The Canadian Office of the
Superintendent of Financial Institutions ("OSFI") recently ruled that a bank cannot promote
comprehensive credit insurance ("CCI") within its
Canadian branches under the Insurance Business (Banks and Bank
Holdings Companies) Regulations (the
The Regulations restrict the insurance
business activities of deposit-taking financial institutions. In
order for a bank to promote insurance, it must be an
"authorized type of insurance" as defined in the
Regulations. In coming to its conclusion as to whether a bank can
promote CCI, OSFI considered whether CCI could fall under the
category of export credit insurance ("ECI") — the
only authorized type of insurance relevant in the
In its analysis, OSFI, using
well-accepted principles of statutory interpretation endorsed by
the Supreme Court of Canada, noted that the intention behind the
Regulations is to "ensure that, on the whole, insurance
continues to be sold by qualified, licensed insurance brokers and
agents working independently of any deposit-taking
institution." This, along with the tenet of statutory
interpretation that exceptions to general prohibitions are to be
strictly construed, suggested that CCI must clearly constitute ECI
for a bank to be permitted to engage in this activity.
With this view, OSFI determined that
ECI is strictly confined to the coverage of losses incurred by
exporters due to a non-payment for exported goods or services.
Given that CCI would not be confined to such losses, OSFI ruled
that CCI does not constitute ECI and therefore, a bank may not
promote a CCI policy within its Canadian branches.
Revisiting the Regulations
It should be noted that the Regulations
do not preclude a Canadian bank from carrying on any aspect of the
business of insurance, other than the underwriting of insurance,
outside of Canada. Consequently, if the CCI policy were to be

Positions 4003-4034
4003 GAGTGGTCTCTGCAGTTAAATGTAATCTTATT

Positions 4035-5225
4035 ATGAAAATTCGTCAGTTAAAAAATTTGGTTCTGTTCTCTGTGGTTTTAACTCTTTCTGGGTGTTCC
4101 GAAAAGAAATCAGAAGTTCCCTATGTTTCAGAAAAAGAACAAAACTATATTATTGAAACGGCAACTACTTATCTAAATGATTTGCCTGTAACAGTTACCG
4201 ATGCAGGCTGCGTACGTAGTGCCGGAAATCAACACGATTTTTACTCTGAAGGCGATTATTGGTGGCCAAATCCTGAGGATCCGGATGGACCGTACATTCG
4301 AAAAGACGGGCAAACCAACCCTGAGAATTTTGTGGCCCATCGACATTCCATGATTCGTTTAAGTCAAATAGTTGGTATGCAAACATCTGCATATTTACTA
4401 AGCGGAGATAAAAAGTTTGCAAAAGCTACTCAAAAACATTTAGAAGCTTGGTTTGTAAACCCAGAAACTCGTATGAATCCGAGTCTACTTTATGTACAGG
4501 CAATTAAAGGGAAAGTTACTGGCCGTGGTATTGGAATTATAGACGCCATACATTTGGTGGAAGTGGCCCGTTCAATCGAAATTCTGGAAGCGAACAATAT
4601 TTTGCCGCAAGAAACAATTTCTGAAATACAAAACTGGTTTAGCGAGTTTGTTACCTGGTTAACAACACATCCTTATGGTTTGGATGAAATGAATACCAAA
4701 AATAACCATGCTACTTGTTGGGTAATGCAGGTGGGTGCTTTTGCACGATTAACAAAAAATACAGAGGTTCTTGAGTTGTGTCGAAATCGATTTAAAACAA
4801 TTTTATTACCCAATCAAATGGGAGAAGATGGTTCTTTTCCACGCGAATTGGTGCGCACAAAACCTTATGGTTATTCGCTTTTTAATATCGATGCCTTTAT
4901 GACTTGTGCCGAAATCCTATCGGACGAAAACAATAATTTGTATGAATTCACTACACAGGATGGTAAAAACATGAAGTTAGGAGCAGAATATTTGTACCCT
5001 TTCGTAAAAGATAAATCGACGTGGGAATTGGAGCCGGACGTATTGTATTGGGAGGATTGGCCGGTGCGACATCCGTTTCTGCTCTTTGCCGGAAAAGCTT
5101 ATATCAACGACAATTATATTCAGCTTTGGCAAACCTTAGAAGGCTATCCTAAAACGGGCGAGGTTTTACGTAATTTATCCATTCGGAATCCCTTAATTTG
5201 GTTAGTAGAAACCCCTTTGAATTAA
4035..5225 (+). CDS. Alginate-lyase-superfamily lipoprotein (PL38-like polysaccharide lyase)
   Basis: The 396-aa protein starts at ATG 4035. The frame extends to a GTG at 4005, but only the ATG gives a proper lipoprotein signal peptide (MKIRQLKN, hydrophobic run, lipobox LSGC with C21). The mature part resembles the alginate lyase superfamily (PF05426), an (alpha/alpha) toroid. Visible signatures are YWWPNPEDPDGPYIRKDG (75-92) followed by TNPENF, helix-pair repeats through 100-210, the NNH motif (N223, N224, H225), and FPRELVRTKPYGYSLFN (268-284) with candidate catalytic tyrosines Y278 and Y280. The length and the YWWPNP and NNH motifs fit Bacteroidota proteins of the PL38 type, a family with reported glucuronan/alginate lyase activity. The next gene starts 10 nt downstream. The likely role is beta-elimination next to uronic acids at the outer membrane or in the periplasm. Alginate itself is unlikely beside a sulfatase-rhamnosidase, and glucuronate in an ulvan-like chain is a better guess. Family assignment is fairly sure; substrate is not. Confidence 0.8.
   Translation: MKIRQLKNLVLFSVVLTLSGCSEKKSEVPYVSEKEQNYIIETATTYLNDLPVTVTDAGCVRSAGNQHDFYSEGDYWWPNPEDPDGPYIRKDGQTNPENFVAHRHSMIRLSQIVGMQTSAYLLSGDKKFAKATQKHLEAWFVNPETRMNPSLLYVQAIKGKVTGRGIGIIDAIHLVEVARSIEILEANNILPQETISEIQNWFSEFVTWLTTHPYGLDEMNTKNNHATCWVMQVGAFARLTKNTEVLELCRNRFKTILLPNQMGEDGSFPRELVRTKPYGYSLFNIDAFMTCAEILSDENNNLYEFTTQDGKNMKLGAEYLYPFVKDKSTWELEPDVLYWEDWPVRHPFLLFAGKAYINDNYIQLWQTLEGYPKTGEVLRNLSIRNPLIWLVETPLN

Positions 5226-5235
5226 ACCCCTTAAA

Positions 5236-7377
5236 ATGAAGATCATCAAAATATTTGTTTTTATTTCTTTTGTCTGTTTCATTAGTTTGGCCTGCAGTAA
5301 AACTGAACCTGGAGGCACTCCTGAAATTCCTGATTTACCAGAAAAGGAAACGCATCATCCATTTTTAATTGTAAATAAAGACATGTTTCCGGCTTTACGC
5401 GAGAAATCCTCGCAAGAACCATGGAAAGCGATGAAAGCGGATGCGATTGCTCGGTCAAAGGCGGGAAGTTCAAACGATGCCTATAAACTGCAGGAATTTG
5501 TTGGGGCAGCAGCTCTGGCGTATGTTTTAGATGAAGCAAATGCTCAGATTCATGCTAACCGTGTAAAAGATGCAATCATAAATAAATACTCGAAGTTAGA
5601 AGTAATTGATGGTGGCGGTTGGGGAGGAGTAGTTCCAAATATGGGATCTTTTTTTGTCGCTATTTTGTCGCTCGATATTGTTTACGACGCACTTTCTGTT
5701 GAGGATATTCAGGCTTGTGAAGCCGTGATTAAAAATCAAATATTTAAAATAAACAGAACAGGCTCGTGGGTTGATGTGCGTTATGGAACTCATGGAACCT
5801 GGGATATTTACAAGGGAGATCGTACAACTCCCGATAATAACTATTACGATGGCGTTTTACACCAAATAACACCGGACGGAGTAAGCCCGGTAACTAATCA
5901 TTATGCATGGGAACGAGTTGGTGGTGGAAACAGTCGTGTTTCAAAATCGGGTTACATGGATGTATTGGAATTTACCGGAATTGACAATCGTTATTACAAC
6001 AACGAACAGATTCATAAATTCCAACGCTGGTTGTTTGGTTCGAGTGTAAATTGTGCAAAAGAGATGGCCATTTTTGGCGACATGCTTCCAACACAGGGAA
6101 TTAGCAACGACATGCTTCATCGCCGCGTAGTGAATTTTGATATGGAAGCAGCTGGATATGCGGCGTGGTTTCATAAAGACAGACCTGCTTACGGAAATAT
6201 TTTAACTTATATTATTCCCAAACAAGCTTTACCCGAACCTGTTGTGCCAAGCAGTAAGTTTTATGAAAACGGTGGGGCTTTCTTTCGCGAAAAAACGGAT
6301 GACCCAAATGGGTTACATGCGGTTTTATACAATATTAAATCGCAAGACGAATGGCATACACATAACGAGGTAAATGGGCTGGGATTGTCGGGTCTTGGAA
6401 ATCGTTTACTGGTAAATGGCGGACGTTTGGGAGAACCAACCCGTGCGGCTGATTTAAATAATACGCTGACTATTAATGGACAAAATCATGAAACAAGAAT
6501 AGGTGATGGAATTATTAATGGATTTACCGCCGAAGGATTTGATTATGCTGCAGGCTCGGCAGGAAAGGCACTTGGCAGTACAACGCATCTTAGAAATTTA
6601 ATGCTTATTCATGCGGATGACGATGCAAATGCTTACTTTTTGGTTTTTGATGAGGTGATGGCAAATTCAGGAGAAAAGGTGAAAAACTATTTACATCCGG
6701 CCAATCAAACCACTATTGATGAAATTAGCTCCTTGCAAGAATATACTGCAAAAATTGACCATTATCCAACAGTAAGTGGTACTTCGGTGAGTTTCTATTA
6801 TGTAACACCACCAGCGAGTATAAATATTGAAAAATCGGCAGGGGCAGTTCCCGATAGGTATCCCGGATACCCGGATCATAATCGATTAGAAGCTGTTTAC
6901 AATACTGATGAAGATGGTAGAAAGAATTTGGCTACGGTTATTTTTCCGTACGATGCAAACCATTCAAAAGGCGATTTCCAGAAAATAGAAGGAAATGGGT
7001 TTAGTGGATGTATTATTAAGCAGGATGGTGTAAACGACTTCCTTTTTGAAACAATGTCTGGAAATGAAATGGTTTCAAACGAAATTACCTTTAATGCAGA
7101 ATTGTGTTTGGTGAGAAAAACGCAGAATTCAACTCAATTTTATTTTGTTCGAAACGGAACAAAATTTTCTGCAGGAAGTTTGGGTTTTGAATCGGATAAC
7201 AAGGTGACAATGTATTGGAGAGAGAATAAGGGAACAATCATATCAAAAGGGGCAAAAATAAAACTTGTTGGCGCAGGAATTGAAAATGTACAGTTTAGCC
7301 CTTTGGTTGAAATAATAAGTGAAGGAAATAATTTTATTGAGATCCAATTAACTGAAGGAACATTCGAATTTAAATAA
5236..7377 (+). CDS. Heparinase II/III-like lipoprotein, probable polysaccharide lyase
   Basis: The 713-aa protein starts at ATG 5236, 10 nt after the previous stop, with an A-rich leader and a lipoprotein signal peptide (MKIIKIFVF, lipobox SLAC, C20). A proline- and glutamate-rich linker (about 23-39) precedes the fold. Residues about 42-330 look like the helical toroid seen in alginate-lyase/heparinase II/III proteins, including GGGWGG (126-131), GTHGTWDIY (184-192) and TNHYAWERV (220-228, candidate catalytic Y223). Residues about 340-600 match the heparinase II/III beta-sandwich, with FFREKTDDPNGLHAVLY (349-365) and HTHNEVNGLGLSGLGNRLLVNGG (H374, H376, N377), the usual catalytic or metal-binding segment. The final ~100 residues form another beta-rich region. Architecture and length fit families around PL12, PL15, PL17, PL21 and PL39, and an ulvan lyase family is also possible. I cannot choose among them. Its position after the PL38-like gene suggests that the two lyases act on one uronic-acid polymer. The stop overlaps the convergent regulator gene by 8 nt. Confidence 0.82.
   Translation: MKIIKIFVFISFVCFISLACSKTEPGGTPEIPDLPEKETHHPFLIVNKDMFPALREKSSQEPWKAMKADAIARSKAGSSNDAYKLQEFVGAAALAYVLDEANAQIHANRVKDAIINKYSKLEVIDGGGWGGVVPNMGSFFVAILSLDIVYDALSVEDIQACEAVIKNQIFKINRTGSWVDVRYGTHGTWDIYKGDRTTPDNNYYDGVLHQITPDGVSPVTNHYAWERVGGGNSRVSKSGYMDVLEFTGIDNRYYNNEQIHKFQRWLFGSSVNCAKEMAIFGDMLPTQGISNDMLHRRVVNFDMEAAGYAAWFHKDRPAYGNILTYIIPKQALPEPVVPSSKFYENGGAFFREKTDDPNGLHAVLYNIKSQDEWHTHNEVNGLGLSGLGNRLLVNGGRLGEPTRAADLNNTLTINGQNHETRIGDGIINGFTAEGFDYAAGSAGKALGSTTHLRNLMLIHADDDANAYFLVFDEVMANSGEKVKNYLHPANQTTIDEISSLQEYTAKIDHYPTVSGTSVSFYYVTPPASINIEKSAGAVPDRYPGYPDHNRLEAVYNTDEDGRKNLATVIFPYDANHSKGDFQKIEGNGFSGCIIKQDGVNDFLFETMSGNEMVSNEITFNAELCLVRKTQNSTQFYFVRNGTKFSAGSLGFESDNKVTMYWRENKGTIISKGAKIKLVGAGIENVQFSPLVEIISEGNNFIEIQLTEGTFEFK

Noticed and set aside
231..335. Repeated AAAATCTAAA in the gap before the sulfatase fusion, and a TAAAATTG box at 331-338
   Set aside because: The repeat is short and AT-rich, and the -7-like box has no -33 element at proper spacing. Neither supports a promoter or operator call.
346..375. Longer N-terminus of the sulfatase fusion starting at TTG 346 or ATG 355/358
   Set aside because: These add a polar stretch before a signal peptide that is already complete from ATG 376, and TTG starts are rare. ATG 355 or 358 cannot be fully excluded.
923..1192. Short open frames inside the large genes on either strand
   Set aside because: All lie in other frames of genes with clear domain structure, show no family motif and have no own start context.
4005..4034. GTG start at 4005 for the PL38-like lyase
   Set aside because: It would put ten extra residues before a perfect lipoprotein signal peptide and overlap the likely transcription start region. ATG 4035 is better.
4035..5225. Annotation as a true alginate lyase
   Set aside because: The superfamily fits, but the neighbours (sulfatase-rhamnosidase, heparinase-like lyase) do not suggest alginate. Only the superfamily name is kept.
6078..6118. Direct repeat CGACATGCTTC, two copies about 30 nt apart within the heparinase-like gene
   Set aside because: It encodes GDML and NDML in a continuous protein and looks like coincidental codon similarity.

offered in branches of the Canadian bank in a foreign jurisdiction,
such offering would be permitted provided the laws of the
jurisdiction in which the branch was located did not preclude the
activity. In addition, the problem appears to be that the CCI
policy was not restricted to the export of goods and services.
Presumably, the same policy could be offered in Canadian branches
if the policy was revised to insure only non-payment by a purchaser
located outside of Canada.
While this ruling seems
uncontroversial, it may raise the question of whether the
Regulations should be revisited and in particular, whether the
"authorized type of insurance" categories need to be
Stakeholder groups have long disagreed
about bank involvement in the insurance business and whether
existing restrictions on bank retailing of insurance products
should be removed. Areas of disagreement include whether the
removal of current restrictions would increase or decrease
competition among suppliers of insurance products and what effect
this would have on consumers, for instance, their access to
insurance products along with the quality of service they would
receive. Much has changed in the world of financial services since
the time the Regulations were enacted and there are some who
believe that distribution limitations that were considered
necessary in the 1990s are not as relevant as we move toward the
third decade of the 21st century.
The Canadian Department of Finance's Review
Stakeholders have the opportunity to
make submissions on the Regulations as the Canadian Department of
Finance (the "Department") begins the process of updating
federal financial institution legislation, including the Bank
Act. The Department's consultation document sets out
three policy objectives to guide the review: stability, efficiency
and utility. Please see our summary of the consultation
document here. While the subject of bank involvement in the
retailing of insurance products is not specifically addressed in
the review, stakeholders may share their positions in their
submissions to the Department by November 15,
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